An elementary school in Georgia is facing backlash over a display depicting “appropriate” and “inappropriate” hairstyles for students.
All of the children featured on the poster — taken down Thursday, the same day it had been put up at Narvie J. Harris Theme School in Decatur — are black.
Danay Wadlington, who uploaded the now-viral photo to Facebook on Aug. 1, is the owner of a beauty salon in the nearby city of Duluth.
Wadlington told NBC News on Monday that she posted the photo — which has been shared more than 4,000 times on Facebook — as well as on Instagram and in tweets, after it was sent to her by a client, whose child goes to the school.
That woman did not want to be identified. She said she took the photo at a school orientation.
The children’s faces were shielded by yellow Post-It notes. It is unclear if they were students at the school, which has a student body that is almost entirely black.
“It wouldn’t have been so bad had they included other races, but the fact that those are all little black faces and those are traditional black hairstyles, makes it worse,” Wadlington said. “They already have them wearing uniforms, why not let them have some individuality with their hair.”
Wadlington said she believes the school took down the display — which shows boys with varying fades and tapered afros, and girls with braided styles — only following public outcry.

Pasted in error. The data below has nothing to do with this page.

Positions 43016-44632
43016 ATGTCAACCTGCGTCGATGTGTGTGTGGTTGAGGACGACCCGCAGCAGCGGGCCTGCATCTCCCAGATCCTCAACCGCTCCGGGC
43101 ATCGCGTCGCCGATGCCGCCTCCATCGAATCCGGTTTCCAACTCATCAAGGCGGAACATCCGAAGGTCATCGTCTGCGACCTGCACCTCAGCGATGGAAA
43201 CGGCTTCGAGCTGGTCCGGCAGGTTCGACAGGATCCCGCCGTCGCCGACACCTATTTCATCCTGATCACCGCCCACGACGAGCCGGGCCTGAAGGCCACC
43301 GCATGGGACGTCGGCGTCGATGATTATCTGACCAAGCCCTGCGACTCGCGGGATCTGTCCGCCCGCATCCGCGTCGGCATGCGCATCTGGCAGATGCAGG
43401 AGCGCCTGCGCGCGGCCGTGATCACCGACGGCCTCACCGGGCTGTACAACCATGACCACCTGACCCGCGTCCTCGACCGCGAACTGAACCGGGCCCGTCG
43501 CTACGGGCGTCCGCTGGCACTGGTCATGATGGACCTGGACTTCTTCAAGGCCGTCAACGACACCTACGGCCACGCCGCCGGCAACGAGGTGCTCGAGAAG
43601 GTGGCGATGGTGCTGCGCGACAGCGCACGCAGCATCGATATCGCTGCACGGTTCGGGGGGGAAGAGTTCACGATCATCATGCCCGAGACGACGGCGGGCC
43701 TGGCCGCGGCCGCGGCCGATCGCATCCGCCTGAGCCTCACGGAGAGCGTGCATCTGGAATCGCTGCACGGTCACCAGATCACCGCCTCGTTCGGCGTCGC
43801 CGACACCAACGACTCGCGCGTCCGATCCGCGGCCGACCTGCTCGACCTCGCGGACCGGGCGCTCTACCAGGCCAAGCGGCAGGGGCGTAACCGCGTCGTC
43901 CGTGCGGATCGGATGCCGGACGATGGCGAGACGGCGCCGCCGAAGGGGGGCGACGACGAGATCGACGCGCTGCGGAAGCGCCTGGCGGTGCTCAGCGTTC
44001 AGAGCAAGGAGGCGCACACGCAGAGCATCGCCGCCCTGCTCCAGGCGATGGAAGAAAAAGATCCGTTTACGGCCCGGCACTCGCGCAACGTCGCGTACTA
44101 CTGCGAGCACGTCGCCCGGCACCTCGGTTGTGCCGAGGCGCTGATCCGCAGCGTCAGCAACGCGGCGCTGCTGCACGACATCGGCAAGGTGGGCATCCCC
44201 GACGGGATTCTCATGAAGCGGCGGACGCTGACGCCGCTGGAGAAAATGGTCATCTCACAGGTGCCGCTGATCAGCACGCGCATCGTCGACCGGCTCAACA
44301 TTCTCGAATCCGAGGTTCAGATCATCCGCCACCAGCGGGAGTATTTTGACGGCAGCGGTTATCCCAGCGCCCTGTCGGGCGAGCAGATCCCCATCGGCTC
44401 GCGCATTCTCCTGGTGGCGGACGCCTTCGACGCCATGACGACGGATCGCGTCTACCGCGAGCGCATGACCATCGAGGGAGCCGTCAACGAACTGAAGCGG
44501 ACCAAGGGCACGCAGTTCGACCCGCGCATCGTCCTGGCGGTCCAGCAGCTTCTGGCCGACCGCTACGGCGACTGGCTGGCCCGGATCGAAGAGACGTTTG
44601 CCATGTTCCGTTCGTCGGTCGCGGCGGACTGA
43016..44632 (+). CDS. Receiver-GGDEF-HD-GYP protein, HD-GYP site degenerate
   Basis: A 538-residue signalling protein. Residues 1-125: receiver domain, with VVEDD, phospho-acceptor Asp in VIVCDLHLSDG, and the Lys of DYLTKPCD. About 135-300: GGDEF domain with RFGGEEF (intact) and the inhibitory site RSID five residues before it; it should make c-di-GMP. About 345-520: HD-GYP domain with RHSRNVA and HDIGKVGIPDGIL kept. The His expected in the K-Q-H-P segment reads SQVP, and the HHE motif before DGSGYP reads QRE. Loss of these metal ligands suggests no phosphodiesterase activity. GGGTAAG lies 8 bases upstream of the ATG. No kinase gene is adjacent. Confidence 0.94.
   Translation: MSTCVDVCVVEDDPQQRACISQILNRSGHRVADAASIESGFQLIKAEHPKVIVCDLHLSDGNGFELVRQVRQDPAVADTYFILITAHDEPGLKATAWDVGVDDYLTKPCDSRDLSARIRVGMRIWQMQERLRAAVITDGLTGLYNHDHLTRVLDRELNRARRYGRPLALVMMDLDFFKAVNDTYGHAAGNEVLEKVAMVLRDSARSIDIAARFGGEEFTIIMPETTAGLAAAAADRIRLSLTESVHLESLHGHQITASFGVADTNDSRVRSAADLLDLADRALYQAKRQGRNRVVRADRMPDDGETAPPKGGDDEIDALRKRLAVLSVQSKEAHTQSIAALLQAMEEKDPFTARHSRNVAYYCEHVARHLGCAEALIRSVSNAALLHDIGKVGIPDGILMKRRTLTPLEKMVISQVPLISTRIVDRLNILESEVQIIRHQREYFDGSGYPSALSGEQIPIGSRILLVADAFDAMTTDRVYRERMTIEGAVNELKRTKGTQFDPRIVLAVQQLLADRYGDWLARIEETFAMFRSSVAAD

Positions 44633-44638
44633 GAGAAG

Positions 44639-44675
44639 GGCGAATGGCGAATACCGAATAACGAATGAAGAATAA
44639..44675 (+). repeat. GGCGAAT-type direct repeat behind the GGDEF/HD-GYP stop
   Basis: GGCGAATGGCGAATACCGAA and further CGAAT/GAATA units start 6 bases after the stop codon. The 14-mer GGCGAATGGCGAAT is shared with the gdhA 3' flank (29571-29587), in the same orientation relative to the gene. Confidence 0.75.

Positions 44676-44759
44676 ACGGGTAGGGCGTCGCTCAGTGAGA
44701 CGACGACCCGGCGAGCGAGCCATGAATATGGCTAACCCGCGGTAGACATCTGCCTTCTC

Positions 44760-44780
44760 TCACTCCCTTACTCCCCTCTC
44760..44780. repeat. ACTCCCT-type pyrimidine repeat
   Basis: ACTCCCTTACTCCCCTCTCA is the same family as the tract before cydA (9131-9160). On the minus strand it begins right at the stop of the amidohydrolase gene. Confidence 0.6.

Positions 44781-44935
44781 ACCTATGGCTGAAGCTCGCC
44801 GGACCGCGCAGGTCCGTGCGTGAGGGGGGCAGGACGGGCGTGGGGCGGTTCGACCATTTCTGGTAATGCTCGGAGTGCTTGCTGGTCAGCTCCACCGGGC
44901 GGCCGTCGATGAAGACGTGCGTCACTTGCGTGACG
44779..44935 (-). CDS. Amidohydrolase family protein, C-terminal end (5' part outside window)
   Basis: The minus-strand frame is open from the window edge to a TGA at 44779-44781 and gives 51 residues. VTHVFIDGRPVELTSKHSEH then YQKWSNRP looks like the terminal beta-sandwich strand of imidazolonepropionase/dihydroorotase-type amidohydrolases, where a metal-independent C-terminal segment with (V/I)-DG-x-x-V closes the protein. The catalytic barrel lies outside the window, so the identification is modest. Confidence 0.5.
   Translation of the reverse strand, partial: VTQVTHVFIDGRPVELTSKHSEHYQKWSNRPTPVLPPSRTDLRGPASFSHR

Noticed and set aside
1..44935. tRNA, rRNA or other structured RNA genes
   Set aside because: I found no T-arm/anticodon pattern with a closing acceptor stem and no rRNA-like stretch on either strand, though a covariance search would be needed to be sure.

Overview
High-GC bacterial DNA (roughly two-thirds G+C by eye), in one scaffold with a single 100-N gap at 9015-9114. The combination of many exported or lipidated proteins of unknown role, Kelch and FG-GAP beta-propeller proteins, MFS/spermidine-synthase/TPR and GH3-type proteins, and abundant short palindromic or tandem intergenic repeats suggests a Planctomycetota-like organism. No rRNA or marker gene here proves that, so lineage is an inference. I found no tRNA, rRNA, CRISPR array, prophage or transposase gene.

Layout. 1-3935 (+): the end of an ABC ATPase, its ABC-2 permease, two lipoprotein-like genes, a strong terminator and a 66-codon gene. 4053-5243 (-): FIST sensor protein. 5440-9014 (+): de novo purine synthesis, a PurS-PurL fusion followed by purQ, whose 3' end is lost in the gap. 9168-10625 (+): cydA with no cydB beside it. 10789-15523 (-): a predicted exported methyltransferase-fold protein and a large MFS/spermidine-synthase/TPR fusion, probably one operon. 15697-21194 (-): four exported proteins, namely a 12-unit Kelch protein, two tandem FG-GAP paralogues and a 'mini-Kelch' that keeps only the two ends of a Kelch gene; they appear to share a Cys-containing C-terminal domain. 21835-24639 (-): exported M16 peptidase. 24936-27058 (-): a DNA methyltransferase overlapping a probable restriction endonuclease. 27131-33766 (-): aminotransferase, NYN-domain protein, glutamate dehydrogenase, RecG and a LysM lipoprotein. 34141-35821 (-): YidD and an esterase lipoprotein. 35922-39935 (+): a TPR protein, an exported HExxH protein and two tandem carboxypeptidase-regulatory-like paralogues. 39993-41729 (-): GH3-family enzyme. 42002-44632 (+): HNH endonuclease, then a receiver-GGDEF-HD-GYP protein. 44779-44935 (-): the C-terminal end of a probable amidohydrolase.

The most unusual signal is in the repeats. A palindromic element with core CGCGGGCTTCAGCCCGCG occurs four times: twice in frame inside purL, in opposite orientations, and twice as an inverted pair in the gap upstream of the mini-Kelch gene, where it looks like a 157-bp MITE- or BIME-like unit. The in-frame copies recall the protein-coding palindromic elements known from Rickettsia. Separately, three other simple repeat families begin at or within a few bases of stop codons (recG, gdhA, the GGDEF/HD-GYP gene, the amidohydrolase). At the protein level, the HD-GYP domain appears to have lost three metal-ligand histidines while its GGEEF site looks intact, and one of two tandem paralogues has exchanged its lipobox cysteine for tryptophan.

According to the poster, designs etched into a male student’s hair were “inappropriate,” while cuts featuring hair even across the head were deemed acceptable. The wearing of hair barrettes by female students was labeled “inappropriate.”
Narvie J. Harris Theme School is in the DeKalb County School District, Georgia’s third largest school system, serving nearly 102,000 students. The district did not return NBC News’ request for comment Monday.
Dekalb County School District officials told the The Atlanta Journal-Constitution that the images were not representative of its systemwide grooming policy.
“The images depicted in this post in no way reflect a policy regarding appearance,” according to the newspaper. “This was a miscommunication at the school level and is being handled by school leadership. Nontraditional schools at (the DeKalb County School District) sometimes have the option to enforce dress code and style standards.”
The school district did not say who was responsible for the display.
The incident comes at a time when cities and states across the country are making it illegal to discriminate on the basis of a person’s hairstyle.
Last month, California and New York became the first two states to ban discrimination based on natural hairstyles, such as braids, Bantu knots, twists and locs.
Earlier this year, the New York City Commission on Human Rights issued new guidance that banned discrimination on the basis of hair or hairstyle in workplaces, schools and public places.